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Response to Critique - Chapter 4 Part 3
Critique

By Gil Student

Possible Future Moshiach

Critic:
Once again the author is citing a Midrash as a sign of the universal principals common among all Jewish texts. But just as before, he fails to prove that the information contained here in fact has this consensus. The author of this particular passage may well have had an isolated opinion that once someone dies he will not be Moshiach, but this does not rule out other acceptable positions.

Response:
The author is attempting to demonstrate that there is no basis whatsoever for the claim that a dead person can become Moshiach. In line with this stated assumption, he quotes a midrash that implies as much. The critic’s argument that this midrash might be an isolated opinion is meaningless. Until evidence is submitted of such another opinion, there is no basis at all to suggest that it exists. Indeed, the thrust of the entire book is that no such opinion can be found in traditional rabbinic literature!

Critic:
But even this is not necessary, the Midrash may simply be saying that Jacob at first thought that Samson would be Moshiach in his own lifetime, and then when he saw he would die, he despaired.

Response:
The critic attempted to offer an alternate explanation of the Midrash but merely reiterated exactly what the author had said. The question remains why did Jacob despair when he saw that Samson would die and, furthermore, why did Jacob say that salvation lay with G-d? The clear implication is that salvation lay with G-d and not with man because the proposed Moshiach, Samson, died and would no longer be the savior.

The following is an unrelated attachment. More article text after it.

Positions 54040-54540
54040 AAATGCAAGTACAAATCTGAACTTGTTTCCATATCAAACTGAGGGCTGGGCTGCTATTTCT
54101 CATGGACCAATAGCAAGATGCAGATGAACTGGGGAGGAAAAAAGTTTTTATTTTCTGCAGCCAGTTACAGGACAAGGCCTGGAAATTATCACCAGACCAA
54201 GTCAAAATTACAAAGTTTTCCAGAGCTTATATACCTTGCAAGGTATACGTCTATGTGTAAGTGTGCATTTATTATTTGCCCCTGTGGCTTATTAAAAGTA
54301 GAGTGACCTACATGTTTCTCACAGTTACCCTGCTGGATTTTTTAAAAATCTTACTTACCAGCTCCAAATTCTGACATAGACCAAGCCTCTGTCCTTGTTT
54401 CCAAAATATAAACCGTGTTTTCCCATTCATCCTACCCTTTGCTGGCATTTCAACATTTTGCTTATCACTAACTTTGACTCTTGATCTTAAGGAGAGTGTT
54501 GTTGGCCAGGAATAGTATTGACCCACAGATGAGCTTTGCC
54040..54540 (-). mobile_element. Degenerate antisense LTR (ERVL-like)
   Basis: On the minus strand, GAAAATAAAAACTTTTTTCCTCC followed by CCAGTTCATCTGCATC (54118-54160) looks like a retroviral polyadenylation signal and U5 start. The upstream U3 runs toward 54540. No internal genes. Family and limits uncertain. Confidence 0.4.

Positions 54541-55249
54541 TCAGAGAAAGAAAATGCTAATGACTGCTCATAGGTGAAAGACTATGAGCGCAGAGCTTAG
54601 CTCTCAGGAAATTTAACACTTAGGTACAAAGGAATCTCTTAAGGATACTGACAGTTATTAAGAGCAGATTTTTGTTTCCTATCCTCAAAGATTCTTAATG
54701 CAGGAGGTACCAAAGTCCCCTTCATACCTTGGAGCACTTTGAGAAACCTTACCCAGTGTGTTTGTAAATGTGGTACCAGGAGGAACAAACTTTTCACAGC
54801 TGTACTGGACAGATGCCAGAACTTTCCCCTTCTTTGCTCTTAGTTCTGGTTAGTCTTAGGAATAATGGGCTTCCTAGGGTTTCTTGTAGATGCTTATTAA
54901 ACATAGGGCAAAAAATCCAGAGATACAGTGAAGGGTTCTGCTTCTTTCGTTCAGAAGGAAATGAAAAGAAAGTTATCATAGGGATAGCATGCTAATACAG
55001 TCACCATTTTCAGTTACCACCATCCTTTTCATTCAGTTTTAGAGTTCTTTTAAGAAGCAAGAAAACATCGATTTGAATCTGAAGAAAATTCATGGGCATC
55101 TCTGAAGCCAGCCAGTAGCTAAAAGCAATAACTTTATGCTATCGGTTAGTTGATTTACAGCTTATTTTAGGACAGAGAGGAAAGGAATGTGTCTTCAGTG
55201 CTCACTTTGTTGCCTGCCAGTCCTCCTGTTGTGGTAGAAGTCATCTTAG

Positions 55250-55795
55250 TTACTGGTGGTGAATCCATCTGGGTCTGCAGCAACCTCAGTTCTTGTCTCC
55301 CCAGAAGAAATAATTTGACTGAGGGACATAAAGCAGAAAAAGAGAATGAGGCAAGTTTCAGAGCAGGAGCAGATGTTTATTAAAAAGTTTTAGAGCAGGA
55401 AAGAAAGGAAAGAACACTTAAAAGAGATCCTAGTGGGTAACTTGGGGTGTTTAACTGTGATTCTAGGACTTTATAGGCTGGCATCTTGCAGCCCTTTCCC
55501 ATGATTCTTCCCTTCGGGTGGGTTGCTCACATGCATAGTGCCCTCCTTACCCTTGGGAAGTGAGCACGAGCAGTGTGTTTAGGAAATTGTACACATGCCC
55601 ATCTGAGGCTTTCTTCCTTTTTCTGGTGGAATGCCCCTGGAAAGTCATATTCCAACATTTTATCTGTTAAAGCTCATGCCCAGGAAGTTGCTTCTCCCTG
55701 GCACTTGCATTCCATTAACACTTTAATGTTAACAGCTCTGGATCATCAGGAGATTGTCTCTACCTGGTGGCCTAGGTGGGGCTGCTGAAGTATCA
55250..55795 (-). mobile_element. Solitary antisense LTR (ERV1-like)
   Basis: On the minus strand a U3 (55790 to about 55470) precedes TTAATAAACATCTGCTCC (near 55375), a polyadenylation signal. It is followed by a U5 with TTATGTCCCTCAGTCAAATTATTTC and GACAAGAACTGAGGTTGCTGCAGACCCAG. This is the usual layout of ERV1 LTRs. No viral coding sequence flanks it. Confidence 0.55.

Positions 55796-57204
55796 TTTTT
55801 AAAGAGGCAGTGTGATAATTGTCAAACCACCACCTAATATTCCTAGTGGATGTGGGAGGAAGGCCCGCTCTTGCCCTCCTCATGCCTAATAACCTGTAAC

Critic:
It is clear from the author's argument that he is taking for granted the assumption that the Rebbe did not already fully become Moshiach.

Response:
Finally, something upon which the author and the critic fully agree!

Critic:
Putting that aside, let us take a more calculated look at the case of Nachmanides. He was faced with the assertion, backed by biblical evidence, that Jesus is certainly Moshiach, and was prompted to validate his rejection of that theory. To this he responded that Jesus had not efficiently achieved that status, and that the evidence being produced was not sufficient to warrant the conclusion that he is the savior predicted by the prophets. Nachmanides did not address the possibility that Jesus might be Moshiach in the future, all he said was that since Jesus did not reach the complete manifestation of Moshiach, he is not -- at this time -- Moshiach. No argument was put forward in this debate that Jesus, or any other dead man, could never ultimately be Moshiach.

Response: